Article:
Danae Schulz, an assistant professor of biology at Harvey Mudd College, has been awarded a Faculty Early Career Development (CAREER) grant from the National Science Foundation for her research “Characterizing molecular mechanisms that drive life cycle transitions in the African trypanosome.”
The nearly $630,000 award covering a five-year period enables Schulz to pursue research questions in the lab using state-of-the-art technology, including high-throughput sequencing.
“The project’s purpose is to understand how parasites adapt to different environments as they move between organisms,” Schulz says. “The African trypanosome is an example of one such parasite that moves between the blood of infected animals and the tsetse fly. When a tsetse fly bites a human or a hooved animal, parasites are transferred to the bloodstream and cause a fatal disease called African trypanosomiasis or sleeping sickness.”
Understanding how the parasites adapt to each environment is key to understanding the dynamics of infection in regions where the disease is endemic.
“Because African trypanosomes diverged very early from other well-studied model organisms, understanding the gene regulation that occurs as parasites adapt to different environments will shed light on how gene regulatory systems evolved,” says Schulz. “This type of sequencing is incredibly powerful but also expensive. We’re happy to have the funding to answer our research questions using modern methods.”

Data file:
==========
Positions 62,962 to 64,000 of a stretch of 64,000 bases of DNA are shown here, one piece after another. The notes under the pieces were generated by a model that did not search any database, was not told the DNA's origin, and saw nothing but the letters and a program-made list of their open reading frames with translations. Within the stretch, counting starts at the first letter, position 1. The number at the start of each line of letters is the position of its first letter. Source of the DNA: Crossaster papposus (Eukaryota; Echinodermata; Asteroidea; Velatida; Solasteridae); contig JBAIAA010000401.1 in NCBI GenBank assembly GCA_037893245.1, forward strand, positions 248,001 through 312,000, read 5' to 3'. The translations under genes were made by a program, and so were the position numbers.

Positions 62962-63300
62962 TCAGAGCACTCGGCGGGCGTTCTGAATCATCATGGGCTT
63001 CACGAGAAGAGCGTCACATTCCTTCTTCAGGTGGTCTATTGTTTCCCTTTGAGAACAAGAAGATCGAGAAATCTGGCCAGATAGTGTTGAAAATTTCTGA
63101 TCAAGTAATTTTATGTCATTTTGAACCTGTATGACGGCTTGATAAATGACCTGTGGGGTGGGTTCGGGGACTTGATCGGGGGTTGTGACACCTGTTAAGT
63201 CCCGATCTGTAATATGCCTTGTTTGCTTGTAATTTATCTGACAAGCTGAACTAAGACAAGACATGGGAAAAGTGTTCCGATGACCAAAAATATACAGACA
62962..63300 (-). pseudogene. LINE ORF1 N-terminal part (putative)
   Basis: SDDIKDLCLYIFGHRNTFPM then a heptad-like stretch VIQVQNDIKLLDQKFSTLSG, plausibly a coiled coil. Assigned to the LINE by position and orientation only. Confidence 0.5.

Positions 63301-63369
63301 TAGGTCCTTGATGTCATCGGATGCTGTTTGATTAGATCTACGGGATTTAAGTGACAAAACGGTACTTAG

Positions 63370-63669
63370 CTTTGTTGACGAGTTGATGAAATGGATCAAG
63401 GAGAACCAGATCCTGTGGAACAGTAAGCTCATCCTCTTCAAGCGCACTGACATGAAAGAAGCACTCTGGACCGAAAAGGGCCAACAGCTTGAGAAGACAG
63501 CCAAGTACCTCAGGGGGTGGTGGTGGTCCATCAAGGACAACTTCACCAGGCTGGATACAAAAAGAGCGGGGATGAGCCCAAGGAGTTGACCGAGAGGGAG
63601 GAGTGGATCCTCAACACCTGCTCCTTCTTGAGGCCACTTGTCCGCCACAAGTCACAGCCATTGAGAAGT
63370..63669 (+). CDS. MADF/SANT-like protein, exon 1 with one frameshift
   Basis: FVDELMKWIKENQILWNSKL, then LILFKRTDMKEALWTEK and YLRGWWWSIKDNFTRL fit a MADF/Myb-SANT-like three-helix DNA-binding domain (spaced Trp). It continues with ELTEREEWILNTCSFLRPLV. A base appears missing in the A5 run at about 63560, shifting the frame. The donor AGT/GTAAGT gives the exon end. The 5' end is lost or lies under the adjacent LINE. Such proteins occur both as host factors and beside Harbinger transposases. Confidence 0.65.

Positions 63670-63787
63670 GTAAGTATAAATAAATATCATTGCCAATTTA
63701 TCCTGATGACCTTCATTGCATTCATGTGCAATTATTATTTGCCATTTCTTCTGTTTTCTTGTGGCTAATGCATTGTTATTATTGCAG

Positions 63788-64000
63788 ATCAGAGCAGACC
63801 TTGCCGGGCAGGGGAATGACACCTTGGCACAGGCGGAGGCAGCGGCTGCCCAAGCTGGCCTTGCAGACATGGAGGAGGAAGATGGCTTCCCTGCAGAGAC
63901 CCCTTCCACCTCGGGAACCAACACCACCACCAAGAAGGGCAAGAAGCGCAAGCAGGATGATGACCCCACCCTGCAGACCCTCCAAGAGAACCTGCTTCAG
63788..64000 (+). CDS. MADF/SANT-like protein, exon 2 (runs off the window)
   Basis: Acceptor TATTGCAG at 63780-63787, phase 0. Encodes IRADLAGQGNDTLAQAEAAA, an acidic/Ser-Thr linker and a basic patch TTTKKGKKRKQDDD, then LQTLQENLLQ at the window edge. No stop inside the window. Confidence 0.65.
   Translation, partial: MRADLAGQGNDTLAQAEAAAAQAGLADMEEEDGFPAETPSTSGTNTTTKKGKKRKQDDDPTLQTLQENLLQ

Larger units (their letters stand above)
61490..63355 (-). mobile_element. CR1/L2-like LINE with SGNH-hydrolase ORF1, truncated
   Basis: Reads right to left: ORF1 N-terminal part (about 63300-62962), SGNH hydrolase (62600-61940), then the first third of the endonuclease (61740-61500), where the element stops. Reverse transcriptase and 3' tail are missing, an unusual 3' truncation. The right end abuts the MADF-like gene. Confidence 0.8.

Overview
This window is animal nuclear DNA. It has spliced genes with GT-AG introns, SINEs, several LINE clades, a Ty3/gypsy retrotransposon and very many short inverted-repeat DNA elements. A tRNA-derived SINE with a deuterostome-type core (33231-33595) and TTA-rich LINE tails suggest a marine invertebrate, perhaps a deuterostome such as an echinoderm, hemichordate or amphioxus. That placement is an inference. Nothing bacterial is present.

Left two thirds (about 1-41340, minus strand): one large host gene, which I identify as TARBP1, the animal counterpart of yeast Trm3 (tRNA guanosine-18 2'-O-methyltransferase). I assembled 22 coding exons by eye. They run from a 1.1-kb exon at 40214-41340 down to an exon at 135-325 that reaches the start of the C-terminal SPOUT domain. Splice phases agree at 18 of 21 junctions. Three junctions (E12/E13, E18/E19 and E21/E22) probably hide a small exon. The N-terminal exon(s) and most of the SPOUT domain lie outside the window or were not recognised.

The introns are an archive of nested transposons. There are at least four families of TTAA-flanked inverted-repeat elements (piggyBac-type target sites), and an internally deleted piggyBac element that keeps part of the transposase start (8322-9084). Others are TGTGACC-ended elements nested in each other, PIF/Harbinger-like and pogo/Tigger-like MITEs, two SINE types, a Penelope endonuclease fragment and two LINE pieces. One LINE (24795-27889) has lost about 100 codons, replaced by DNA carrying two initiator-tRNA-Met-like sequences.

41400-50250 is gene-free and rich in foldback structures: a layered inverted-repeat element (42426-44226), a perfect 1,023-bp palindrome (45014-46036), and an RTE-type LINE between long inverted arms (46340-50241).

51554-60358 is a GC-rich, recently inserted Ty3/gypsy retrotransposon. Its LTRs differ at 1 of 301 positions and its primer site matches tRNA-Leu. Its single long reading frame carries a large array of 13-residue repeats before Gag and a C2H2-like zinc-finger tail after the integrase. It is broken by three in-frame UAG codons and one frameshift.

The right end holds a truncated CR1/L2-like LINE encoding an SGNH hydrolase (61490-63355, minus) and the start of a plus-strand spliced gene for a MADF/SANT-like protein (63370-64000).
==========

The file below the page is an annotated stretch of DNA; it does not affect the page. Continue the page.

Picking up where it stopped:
The grant enables Schulz to hire a technician, enabling student researchers to spend more time performing experiments and doing analysis and less time preparing food and growing parasites.
“The technician also will be invaluable in adapting part of our research program to a classroom setting, acting as an essential support system to facilitate the lab class,” Schulz adds.
The study of parasite adaptation in a research lab setting provides young researchers—including first-generation high school and first-year college students underrepresented in STEM fields—the opportunity to forge close connections with a research mentor, which is important for retention in the field, she says.
“Our lab uses a combination of bench science and computational analysis, which is perfect for Harvey Mudd students, since many of them are extremely knowledgeable and skilled with computer programming,” says Schulz.
Currently, two students—Lucy Paddock ’22 and Becca Blyn ’22—are working remotely on a computational project. With Harvey Mudd opening this summer, more bench science will be added, with a team of up to five students working together in the lab.
“Undergraduate students are the main drivers of research in my lab,” says Schulz. “They perform the experiments, conduct analysis and help prepare papers for publication.”
Students also will also be given the opportunity to pursue open-ended projects on parasite adaptation in a classroom laboratory setting, ideally increasing their confidence and interest in joining a research lab, Schulz says.
The Faculty Early Career Development (CAREER) Program is a foundation-wide activity that offers the NSF’s most prestigious awards in support of early career faculty who have the potential to serve as academic role models in research and education and to lead advances in the mission of their department or organization. Past HMC faculty recipients include computer science professor Yi-Chieh (Jessica) Wu (2018), computer science professor Jim Boerkoel (2017), physics professor Jason Gallicchio (2020), chemistry professor Lelia Hawkins (2015) and engineering professors Nancy Lape (2009) and Albert Dato (2020).
NSF grants are the largest share of external support for faculty research at Harvey Mudd.